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Student Lawsuit Argues that Indiana University’s COVID-19 Vaccination Requirement Violates the U.S. Constitution


Indiana University entrance

A coalition of students at Indiana University is challenging the college’s requirement that all students be vaccinated against COVID-19 before returning to campus, claiming the rule violates the Equal Protection Clause of the U.S. Constitution and the state’s anti-vaccine passport law.

In a 55-page lawsuit filed Monday in U.S. District Court for the Northern District of Indiana, eight current students claimed that the university’s new vaccine policy “violates the liberty protected by the Fourteenth Amendment,” which “includes rights of personal autonomy and bodily integrity, and the right to reject medical treatment.”

The suit further claims that the mandate “violates Indiana’s new Vaccine Passport Law which prohibits state and local units (including Indiana University (‘IU’)) from requiring or issuing vaccine ‘passports’ that indicate an individual’s COVID immunization status.”

The mandate, announced last month by the university’s “restart committee,” states that students, faculty, and staff must have their first vaccination dose by July 1 “in order to interact with the IU community in any way,” including taking courses, teaching courses, and participating in any school-sanctioned activities.

While students and faculty may be exempt from the requirement in limited circumstances, those who refuse vaccination will suffer “strong consequences,” the University said.

“For students, they will see their class registration canceled, CrimsonCard access terminated and access to IU systems such as Canvas and email terminated, and they will not be allowed to participate in any on-campus activity,” the university said. “Faculty and staff who choose not to meet the requirement will no longer be able to be employed by Indiana University.” The University will also not allow those who fail to meet the vaccination requirement to work or attend classes from home.

The lawsuit specifically highlights the vaccine’s approval under emergency use authorization and claim that the “known and unknown risks associated with COVID vaccines, particularly in those under 30, outweigh the risks to that population from the disease itself, by any rational measure.”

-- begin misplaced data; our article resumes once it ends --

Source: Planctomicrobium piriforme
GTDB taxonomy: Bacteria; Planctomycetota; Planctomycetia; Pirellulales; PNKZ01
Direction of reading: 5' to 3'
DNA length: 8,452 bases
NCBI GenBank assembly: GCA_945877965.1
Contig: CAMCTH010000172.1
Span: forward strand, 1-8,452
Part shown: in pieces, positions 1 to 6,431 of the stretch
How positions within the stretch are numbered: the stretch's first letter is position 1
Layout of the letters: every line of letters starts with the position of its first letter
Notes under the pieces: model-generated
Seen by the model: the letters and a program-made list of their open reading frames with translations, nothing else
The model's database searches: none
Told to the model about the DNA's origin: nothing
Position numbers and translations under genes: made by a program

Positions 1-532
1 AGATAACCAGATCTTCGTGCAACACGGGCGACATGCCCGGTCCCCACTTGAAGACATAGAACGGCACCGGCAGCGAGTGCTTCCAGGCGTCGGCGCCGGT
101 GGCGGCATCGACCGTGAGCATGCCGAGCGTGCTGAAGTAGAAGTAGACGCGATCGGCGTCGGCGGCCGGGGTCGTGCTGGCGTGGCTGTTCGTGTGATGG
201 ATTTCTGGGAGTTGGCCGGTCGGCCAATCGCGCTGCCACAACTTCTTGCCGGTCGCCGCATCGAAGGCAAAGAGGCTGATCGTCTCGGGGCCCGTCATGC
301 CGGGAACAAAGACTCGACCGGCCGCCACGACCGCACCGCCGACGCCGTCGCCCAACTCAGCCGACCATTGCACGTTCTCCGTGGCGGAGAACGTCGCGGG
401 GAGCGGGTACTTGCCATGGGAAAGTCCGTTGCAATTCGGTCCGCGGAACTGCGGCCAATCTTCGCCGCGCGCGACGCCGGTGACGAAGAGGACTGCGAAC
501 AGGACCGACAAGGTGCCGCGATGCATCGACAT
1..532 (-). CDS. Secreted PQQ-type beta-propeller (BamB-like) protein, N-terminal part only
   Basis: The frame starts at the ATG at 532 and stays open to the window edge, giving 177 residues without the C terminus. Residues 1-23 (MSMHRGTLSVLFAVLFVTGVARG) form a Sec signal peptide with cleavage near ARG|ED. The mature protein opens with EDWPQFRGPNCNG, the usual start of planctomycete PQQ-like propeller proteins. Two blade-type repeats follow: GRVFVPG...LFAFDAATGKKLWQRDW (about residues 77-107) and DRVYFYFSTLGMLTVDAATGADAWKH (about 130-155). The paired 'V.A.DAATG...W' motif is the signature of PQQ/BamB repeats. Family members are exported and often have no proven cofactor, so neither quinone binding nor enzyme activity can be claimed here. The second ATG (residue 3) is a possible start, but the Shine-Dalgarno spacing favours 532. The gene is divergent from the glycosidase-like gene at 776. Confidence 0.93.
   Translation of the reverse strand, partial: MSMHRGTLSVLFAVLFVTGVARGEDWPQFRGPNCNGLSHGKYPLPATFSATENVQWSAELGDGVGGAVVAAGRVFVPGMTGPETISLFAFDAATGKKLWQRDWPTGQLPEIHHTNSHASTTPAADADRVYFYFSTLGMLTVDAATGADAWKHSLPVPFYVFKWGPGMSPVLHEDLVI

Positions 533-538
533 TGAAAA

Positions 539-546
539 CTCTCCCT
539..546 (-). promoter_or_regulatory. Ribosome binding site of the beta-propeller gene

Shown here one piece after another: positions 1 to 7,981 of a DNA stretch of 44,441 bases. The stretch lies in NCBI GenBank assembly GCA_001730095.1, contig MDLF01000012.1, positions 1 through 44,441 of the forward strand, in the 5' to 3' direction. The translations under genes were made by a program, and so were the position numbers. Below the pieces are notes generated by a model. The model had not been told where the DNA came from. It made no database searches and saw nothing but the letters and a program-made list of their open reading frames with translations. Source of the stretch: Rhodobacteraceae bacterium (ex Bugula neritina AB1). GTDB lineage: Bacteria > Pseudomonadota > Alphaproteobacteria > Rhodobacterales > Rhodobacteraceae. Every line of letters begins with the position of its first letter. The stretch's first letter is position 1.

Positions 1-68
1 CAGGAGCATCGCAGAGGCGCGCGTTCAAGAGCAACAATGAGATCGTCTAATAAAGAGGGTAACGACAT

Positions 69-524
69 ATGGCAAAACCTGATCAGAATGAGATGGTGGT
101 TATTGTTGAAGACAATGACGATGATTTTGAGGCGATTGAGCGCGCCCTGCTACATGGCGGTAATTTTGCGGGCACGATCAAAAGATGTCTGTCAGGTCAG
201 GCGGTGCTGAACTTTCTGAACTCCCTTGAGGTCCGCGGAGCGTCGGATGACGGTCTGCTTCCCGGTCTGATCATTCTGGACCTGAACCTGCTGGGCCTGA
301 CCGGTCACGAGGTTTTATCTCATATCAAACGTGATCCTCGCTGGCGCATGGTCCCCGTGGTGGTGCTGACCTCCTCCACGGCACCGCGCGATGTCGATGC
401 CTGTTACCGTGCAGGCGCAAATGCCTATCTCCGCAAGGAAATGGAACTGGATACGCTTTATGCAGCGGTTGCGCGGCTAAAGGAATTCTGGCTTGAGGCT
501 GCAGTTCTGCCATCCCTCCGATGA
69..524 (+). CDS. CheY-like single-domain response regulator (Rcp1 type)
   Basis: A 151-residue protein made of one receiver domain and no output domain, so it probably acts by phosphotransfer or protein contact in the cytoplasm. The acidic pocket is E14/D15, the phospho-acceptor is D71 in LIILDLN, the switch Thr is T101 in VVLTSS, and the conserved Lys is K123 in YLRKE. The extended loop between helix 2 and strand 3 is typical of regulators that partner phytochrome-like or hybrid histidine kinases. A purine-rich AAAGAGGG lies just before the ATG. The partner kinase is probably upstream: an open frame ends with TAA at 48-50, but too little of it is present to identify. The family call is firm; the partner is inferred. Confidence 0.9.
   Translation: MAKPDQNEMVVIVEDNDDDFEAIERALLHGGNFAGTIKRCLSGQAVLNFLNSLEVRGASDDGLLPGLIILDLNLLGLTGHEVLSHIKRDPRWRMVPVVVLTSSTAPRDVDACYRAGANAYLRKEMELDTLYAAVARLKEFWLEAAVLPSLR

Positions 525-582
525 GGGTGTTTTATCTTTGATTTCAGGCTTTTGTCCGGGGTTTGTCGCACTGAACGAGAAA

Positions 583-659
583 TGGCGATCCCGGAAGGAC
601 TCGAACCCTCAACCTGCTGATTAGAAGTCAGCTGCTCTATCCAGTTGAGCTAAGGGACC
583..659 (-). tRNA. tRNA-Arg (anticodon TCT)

The students also contend that the mandate runs contra to established medical ethics, comparing it to the 1932 Tuskegee study.

“In 1932, the United States did not receive voluntary and informed consent from African Americans for a study in conjunction with the Tuskegee Institute on syphilis. The Tuskegee Study intentionally refused to reveal to the participants that they had syphilis, intentionally withheld widely available treatments, like penicillin, from them and intentionally failed to get their informed consent to participate in the study,” the suit states.

“IU’s Mandate does not provide for voluntary and informed consent to the taking of the vaccine, a fundamental tenet of medical ethics, which the Tuskegee Institute also failed. Thus, IU’s Mandate is contrary to modern medical ethics.”

The suit seeks a court order declaring that the university’s mandate is unconstitutional and preventing the school from enforcing the policy.

The plaintiffs may face an uphill legal battle, at least on the federal law claim, as the U.S. Supreme Court has repeatedly ruled that vaccine requirements do not violate the U.S. Constitution.

In the 1922 case Zucht v. King, the court cited to its own 1905 ruling to unanimously hold it was “settled that it is within the police power of a state to provide for compulsory vaccination,” adding that “a state may, consistently with the federal Constitution, delegate to a municipality authority to determine under what conditions health regulations shall become operative.”

However, professor of education policy and law Kristine Bowman recently pointed out that the lawsuit emphasizing the emergency use authorization may provide a route to legal victory for the students.

“The FDA’s emergency use statute says people receiving the drug must be informed ‘of the option to accept or refuse administration of the product’ but also ‘of the consequences, if any, of refusing,’” she wrote. “How a lack of full approval would affect state decisions about school vaccine mandates and how the courts might view those decisions remains to be seen.”

An attempt to argue against mandatory vaccination policies in the workplace recently fell flat in a lawsuit a group of Texas nurses filed against a hospital employer.  There, the emergency use status of the vaccines did not convince a judge that the employee nurses could evade vaccination requirements.  The Texas case involved a private employer, not a government entity.

Read the full lawsuit below.

[image via YouTube screengrab]

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Jerry Lambe is a journalist at Law&Crime. He is a graduate of Georgetown University and New York Law School and previously worked in financial securities compliance and Civil Rights employment law.